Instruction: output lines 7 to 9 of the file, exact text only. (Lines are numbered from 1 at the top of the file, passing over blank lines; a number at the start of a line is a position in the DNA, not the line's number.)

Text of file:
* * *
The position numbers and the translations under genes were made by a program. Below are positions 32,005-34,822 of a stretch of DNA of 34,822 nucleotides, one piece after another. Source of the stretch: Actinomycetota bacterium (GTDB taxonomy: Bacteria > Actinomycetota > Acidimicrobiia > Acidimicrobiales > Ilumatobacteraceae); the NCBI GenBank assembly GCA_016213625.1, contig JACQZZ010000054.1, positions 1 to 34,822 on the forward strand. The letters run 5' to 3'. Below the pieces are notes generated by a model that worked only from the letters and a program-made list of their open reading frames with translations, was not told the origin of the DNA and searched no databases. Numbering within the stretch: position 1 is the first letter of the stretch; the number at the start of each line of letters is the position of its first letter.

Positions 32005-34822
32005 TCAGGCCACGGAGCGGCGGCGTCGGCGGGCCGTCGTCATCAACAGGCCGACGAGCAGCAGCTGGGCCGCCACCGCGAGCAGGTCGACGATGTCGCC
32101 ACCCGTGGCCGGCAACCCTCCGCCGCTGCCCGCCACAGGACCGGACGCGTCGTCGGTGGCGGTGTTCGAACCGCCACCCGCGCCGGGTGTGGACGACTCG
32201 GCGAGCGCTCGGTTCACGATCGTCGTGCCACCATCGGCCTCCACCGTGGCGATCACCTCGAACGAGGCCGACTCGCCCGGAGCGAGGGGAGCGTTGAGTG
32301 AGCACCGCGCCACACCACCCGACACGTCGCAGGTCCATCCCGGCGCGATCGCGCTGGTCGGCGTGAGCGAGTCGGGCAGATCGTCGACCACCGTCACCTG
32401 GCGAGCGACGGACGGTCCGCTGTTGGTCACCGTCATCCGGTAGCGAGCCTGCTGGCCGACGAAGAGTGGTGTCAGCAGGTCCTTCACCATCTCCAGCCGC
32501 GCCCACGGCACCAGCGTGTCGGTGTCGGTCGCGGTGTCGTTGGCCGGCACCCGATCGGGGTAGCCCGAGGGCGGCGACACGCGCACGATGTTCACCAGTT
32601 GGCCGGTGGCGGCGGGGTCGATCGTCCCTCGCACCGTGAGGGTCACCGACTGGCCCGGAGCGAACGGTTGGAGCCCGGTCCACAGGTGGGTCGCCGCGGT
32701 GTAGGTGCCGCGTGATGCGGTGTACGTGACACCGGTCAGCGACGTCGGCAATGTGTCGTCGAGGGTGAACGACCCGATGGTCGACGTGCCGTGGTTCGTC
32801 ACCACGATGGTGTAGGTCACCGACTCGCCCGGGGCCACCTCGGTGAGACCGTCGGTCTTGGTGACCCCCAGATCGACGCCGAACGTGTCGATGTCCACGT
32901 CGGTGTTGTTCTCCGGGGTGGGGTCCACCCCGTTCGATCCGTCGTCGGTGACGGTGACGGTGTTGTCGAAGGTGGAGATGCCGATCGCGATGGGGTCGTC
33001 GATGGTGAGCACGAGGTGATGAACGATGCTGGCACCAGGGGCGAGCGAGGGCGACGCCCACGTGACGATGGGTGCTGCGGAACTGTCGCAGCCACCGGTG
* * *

32401 GCGAGCGACGGACGGTCCGCTGTTGGTCACCGTCATCCGGTAGCGAGCCTGCTGGCCGACGAAGAGTGGTGTCAGCAGGTCCTTCACCATCTCCAGCCGC
32501 GCCCACGGCACCAGCGTGTCGGTGTCGGTCGCGGTGTCGTTGGCCGGCACCCGATCGGGGTAGCCCGAGGGCGGCGACACGCGCACGATGTTCACCAGTT
32601 GGCCGGTGGCGGCGGGGTCGATCGTCCCTCGCACCGTGAGGGTCACCGACTGGCCCGGAGCGAACGGTTGGAGCCCGGTCCACAGGTGGGTCGCCGCGGT